We often call \(M_x\) and \(M_y\) the first moments. They have first powers of \(y\) and \(x\) in their definitions and help find the center of mass. We define the *moments of inertia* (or second moments) by introducing squares of \(y\) and \(x\) in their definitions. The moments of inertia help us find the kinetic energy in rotational motion. Below is the definition

Definition: Moments of Inertia

Suppose that \(\rho (x,y)\) is a continuous density function on a lamina \(R\). Then the *moments of inertia* are

\[I_x = \iint_R \rho(x,y) y^2 \, dy\, dx\nonumber \]

\[I_y = \iint_R \rho(x,y) x^2 \, dy\, dx.\nonumber \]

Exercise \(\PageIndex{1}\)

Find the moments of inertia for the square metal plate in Example \(\PageIndex{2}\).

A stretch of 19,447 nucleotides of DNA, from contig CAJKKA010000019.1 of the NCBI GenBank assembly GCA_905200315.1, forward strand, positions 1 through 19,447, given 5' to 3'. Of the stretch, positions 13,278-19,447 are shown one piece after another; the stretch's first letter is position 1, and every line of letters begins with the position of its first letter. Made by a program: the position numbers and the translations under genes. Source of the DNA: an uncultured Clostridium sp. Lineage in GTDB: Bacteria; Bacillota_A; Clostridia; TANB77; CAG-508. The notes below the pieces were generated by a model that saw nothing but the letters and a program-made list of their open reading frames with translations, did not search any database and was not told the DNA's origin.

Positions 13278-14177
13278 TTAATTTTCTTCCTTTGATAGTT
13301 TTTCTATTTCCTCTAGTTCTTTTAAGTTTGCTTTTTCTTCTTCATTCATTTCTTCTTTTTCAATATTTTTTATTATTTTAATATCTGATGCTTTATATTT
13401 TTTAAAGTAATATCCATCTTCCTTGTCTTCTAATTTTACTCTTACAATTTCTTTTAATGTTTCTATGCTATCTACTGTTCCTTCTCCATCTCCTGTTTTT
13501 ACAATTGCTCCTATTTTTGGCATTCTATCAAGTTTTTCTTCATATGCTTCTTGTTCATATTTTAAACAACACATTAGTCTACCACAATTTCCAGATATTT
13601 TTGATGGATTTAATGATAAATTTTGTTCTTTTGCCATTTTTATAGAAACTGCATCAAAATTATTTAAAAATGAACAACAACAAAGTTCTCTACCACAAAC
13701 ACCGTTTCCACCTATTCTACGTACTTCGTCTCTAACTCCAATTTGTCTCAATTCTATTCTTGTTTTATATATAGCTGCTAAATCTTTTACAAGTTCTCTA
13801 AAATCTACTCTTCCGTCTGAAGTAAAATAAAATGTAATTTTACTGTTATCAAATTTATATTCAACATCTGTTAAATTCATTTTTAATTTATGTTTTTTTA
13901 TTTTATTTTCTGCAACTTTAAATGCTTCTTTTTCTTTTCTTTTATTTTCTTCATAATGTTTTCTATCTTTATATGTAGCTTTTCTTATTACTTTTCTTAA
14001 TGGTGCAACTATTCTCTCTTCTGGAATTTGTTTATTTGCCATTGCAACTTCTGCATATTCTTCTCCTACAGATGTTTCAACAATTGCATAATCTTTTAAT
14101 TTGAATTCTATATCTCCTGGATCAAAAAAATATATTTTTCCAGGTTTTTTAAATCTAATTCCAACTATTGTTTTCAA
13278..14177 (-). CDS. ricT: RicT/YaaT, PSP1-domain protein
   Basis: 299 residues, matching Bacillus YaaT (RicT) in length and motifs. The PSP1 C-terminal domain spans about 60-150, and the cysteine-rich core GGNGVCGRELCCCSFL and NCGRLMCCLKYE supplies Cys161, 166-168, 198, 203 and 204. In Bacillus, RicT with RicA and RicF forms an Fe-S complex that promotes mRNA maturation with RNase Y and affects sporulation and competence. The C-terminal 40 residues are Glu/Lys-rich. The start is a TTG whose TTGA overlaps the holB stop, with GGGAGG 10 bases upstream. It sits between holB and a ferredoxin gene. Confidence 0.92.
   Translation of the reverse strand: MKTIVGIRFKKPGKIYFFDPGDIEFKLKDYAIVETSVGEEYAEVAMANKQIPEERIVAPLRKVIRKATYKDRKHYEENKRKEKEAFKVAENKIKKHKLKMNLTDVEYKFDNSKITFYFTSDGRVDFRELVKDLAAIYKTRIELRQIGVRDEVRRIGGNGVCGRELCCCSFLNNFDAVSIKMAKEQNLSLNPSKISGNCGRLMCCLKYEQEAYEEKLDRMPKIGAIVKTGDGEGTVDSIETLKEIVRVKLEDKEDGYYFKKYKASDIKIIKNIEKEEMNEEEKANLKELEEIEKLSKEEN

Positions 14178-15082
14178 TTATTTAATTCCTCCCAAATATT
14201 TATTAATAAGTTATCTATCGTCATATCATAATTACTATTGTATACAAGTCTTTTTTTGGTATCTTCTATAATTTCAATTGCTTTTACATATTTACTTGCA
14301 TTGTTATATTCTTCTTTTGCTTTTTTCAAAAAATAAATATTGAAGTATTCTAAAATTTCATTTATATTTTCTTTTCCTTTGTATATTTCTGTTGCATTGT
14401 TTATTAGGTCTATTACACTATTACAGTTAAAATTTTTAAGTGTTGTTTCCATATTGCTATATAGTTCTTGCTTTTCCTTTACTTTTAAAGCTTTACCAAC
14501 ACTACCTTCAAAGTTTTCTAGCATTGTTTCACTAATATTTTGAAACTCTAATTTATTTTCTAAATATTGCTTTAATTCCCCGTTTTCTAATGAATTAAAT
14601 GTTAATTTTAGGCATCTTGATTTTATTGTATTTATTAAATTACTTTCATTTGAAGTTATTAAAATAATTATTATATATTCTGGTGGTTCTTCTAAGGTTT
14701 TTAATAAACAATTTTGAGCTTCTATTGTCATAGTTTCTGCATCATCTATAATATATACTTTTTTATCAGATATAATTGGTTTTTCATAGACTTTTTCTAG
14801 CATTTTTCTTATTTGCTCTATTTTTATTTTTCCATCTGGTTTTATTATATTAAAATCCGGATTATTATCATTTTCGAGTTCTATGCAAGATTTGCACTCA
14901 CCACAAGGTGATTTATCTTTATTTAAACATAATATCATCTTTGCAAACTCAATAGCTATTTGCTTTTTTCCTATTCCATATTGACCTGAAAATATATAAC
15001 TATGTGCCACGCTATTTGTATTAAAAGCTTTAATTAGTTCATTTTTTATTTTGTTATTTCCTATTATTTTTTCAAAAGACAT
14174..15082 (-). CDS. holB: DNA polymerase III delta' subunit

## First Moment

The first moment of a **3-D solid region** \(D\) about a coordinate plane is defined as the triple integral over \(D\) of the distance from a point \((x,y,z)\) in \(D\) to the plane multiplied by the density of the solid at that point. First moments about the coordinate planes:

\[M(yz)=\iiint_{a}^{b}\delta x\, dV\nonumber \]

\[M(xz)=\iiint_{a}^{b}\delta y\,dV\nonumber \]

\[M(xy)=\iiint_{a}^{b}\delta z \,dV\nonumber \]

*The first moment about the y-axis *is the double integral over the region \(R\) forming the 2-D **plate **of the distance from the axis multiplied by the density.

\[M(y)=\iint_{a}^{b}\delta x\; dV\nonumber \]

\[M(x)=\iint_{a}^{b}\delta y\; dV\nonumber \]

## Center of Mass

We defined *center of mass* located in \(\bar{x}, \bar{y}, \bar{z}\). Then it is found from the first moments:

\[\bar{x} =\dfrac{M(y)}{M}\nonumber \]

\[\bar{y} =\dfrac{M(x)}{M}.\nonumber \]

## Contributors and Attributions

- Shengqiao Luo (UCD)
Integrated by Justin Marshall.